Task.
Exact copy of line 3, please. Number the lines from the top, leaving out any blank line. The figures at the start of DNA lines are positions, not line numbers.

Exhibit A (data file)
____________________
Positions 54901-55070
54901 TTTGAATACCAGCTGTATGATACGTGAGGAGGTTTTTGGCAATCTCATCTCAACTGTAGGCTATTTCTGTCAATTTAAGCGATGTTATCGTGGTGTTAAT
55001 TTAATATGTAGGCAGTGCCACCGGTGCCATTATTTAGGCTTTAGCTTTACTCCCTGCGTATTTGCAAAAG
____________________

55001 TTAATATGTAGGCAGTGCCACCGGTGCCATTATTTAGGCTTTAGCTTTACTCCCTGCGTATTTGCAAAAG